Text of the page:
Was the collapse caused by the eruption or by the earthquake? The eruption had ended an hour earlier, so could not have directly cause the collapse. In fact, the ejecta from the collapse show that there was no hot magma involved. But perhaps it is a moot question. The eruptions of 2018 had left the mountain unstable, even if they had not provided the trigger. The cone had started sagging already a year before, and perhaps even as much as a decade. Every eruption contributed its bit. Was the final eruption on Dec 22, if a minor one, the proverbial drop which caused the bucket to overflow? Or was the collapse already set in stone? Had the fast growth in an unstable location made the outcome inevitable?

The collapse itself was not directly seen by anyone. It is however revealed by the seismic signals. These show that the initial earthquake or explosion was equivalent to an M2, so a small event. The signature was different from normal earthquakes, with a long-lasting high frequency component. After this initial event there were two minute of seismic silence, before the landslide started. The slide itself lasted 90 seconds, with a total energy equivalent to an M5.3 earthquake. It was also detected as an atmospheric infrasound wave, but this lasted a bit shorter, around 1 minute. This probably means that after 60 seconds the landslide entered the sea, and was no longer disturbing the atmosphere. The landslide was followed by a 5-minute phase of strong volcanic explosions, caused by the sudden removal of the weight of the cone. Over the following hours, volcanic tremors continued, but the seismic signature differed from those in eruptions before the collapse. They had the appearance of steam-driven explosions, caused by the magma in the conduit which was now at the surface. These explosions, including the 5 minute phase of intense explosions, also released a large sulfur cloud, something the eruption before the collapse had not done, and produced significant tephra that covered the remains of the volcano.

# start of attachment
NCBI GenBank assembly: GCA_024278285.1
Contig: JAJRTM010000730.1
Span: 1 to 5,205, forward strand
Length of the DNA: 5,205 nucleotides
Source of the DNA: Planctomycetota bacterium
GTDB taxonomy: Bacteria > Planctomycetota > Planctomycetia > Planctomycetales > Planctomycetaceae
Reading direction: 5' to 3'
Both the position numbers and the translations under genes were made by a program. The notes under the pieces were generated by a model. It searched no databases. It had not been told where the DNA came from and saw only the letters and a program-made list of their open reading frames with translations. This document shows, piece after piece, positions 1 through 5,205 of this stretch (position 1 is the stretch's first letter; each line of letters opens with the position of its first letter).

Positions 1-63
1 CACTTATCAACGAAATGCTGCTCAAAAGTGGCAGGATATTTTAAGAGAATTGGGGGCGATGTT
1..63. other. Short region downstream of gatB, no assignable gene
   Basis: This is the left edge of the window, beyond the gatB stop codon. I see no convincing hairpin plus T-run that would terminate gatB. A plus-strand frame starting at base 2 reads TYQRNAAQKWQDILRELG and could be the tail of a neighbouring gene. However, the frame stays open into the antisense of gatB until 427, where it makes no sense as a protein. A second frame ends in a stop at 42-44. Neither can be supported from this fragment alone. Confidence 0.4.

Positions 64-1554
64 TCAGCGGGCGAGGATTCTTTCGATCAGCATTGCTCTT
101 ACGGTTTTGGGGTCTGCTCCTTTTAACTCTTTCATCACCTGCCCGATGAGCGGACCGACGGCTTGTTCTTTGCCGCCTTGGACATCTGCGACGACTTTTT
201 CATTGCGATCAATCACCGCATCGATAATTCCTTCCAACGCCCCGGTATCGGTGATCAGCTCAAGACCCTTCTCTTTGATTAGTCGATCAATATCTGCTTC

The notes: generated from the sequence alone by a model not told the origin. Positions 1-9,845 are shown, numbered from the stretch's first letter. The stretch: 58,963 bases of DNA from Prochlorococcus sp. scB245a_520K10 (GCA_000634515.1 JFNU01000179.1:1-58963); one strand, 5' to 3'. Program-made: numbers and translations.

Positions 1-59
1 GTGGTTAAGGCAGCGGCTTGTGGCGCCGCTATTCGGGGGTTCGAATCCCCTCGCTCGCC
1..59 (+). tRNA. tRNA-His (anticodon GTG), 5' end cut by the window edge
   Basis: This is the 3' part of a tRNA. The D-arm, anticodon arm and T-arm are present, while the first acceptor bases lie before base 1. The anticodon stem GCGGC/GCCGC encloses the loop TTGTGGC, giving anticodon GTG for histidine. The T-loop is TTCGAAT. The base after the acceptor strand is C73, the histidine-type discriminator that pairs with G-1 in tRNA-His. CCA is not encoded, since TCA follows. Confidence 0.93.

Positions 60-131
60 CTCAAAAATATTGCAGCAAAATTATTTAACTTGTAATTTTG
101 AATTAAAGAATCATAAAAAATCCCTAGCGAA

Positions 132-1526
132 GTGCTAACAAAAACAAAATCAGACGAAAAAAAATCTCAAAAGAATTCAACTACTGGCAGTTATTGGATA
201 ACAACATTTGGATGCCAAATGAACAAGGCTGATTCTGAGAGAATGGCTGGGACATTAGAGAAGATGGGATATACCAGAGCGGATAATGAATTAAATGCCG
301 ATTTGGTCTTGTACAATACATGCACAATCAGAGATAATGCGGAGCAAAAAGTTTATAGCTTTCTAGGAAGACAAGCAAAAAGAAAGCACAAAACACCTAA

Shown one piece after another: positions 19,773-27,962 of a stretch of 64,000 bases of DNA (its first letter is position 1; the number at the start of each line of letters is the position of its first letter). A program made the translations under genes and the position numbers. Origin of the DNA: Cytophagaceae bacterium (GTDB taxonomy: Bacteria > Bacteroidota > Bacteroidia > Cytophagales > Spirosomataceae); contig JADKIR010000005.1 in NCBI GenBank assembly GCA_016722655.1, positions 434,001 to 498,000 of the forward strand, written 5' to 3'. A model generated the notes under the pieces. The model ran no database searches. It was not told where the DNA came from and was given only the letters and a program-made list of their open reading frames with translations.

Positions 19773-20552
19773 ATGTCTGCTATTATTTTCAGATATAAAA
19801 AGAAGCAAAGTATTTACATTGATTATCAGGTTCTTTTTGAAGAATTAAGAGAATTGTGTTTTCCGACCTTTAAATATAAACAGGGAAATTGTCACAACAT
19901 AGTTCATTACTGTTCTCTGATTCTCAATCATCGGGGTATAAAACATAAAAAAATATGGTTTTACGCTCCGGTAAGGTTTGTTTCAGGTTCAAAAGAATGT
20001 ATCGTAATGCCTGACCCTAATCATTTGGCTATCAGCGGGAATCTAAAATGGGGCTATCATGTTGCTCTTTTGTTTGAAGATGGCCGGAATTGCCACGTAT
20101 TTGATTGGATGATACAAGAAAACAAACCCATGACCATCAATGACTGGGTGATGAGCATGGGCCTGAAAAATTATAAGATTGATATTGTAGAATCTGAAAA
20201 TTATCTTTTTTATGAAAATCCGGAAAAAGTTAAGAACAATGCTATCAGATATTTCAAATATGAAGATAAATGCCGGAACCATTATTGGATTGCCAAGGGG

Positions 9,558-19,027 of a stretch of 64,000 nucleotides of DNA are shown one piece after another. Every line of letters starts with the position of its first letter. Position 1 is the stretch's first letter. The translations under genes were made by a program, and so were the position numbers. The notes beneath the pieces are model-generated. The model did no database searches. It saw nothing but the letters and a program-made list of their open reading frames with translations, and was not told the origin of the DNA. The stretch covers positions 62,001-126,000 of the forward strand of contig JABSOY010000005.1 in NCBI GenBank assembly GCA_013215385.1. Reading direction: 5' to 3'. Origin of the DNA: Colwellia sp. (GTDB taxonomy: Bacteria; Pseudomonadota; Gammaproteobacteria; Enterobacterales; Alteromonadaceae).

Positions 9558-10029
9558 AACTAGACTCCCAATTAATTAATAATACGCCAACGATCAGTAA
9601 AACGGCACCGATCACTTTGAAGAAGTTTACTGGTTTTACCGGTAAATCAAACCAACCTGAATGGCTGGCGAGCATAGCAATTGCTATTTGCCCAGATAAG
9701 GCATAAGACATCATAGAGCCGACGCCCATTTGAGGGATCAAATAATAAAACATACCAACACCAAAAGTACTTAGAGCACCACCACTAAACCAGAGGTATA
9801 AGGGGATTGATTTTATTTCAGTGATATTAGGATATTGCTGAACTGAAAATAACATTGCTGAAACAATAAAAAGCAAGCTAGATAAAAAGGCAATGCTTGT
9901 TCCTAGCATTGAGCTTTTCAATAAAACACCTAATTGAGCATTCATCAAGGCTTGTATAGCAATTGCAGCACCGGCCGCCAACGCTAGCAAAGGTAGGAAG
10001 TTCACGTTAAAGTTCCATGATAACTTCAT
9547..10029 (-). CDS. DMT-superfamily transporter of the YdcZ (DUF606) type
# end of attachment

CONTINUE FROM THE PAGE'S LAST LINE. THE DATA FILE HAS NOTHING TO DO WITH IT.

From Walter et al. 2019

The landslide had a ‘slide angle’ of 12 degrees, a bit less than the 18 degrees of the downslope in the sea. Clearly, there had been a plane of weakness within Anak Krakatau. This may have been caused by the southwest migration of the volcano 40 years before which meant it had started growing on the ejecta of the previous phase, rather than adding to the summit. Later we’ll see another past event that may be more likely as the cause of the fault. Even though the fault was buried, there was still a contact plane, not far above sea level. This may have been the ultimate weakness in Anak Krakatau: you can bury the past but it still affects you.

The physics of the event was not addressed in the paper by Walter et al. Imagine a rock sitting on a sloping surface. Gravity tries to pull it down the slope, with a force that depends on the weight of the rock and the angle of the slope. Friction keeps it in its place. Stationary friction, when objects are not moving, is quite high, so this is an effective way of keeping things in their place even on a slope. But the friction of a moving object is much lower. You will know this from experience: pulling something from a stationary position requires more force than what is needed to keep it moving afterwards. That means that once the rock begins to move under the force of gravity, it finds itself unable to stop. I have discussed this effect before, in the collapse of Kazbek.